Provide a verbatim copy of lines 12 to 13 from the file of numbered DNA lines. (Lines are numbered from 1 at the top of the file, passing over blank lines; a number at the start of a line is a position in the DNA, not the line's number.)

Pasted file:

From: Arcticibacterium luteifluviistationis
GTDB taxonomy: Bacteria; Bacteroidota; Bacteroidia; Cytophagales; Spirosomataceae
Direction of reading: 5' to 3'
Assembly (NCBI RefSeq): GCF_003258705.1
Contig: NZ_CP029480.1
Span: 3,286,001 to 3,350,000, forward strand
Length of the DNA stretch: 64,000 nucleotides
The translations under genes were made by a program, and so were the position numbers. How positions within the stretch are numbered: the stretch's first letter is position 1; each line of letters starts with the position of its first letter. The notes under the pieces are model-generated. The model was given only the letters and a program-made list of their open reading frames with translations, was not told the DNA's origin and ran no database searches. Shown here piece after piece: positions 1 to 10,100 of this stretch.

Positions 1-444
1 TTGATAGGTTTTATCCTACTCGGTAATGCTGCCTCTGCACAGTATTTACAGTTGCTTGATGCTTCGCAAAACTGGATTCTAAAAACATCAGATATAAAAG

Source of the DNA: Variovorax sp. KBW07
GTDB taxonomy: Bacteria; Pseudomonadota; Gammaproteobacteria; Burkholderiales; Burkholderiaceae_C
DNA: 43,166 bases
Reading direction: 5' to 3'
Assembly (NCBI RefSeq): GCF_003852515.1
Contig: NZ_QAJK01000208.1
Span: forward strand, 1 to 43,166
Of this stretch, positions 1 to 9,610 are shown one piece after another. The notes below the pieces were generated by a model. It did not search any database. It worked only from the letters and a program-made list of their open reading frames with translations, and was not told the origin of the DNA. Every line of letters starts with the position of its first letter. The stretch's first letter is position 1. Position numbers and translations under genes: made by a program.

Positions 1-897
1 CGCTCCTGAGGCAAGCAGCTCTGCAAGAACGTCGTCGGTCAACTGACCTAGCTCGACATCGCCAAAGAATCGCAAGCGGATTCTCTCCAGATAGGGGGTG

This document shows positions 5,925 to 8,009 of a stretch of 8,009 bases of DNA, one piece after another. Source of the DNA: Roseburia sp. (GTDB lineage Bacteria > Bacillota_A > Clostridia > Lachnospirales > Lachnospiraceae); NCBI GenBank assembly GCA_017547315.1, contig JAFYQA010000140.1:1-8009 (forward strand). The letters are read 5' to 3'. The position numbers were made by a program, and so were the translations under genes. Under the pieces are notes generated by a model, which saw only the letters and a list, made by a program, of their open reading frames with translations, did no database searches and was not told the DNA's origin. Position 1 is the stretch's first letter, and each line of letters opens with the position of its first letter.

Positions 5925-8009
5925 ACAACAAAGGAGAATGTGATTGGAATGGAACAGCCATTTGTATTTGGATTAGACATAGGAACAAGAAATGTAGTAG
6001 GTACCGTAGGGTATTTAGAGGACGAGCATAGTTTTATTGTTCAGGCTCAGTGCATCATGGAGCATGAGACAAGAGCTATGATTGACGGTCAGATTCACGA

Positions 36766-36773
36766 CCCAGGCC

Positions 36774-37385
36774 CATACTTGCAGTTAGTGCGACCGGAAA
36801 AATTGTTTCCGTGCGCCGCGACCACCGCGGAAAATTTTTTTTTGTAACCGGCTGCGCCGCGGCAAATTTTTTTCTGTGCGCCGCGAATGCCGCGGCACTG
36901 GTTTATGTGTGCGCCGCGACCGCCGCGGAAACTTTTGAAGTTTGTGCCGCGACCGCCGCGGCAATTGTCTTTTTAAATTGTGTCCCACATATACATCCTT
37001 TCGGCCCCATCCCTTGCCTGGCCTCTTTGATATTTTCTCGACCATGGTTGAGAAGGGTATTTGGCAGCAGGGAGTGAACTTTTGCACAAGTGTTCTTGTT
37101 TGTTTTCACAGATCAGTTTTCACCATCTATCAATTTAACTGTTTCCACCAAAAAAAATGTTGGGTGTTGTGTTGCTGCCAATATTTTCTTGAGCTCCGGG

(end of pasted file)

GTDB taxonomy: Bacteria; Pseudomonadota; Gammaproteobacteria; Burkholderiales; Burkholderiaceae_C
DNA: 43,166 bases